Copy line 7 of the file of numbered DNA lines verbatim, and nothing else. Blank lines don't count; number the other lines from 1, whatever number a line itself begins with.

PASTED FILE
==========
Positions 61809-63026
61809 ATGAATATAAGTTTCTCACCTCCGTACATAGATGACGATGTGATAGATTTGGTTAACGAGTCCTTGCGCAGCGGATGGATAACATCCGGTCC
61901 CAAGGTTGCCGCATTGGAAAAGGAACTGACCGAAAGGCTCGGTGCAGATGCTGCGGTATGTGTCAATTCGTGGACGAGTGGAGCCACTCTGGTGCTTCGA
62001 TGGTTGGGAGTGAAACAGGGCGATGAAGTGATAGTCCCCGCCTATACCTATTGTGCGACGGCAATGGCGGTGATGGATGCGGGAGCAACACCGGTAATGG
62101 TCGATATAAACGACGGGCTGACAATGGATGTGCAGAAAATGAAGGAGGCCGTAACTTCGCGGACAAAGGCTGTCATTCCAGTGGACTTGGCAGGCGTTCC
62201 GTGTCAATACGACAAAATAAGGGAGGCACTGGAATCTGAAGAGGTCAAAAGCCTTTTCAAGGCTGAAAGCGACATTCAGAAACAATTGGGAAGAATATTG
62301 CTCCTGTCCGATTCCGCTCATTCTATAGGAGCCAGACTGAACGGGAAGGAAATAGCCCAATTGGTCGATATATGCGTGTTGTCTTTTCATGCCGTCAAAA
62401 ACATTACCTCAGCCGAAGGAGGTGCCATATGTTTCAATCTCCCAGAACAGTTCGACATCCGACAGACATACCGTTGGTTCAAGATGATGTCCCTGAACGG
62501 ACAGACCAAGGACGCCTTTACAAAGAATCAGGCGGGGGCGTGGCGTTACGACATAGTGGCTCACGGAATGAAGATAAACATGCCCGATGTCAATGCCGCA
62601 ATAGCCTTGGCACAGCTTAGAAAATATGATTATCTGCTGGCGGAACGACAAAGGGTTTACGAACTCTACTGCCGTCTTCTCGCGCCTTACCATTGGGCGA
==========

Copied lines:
62301 CTCCTGTCCGATTCCGCTCATTCTATAGGAGCCAGACTGAACGGGAAGGAAATAGCCCAATTGGTCGATATATGCGTGTTGTCTTTTCATGCCGTCAAAA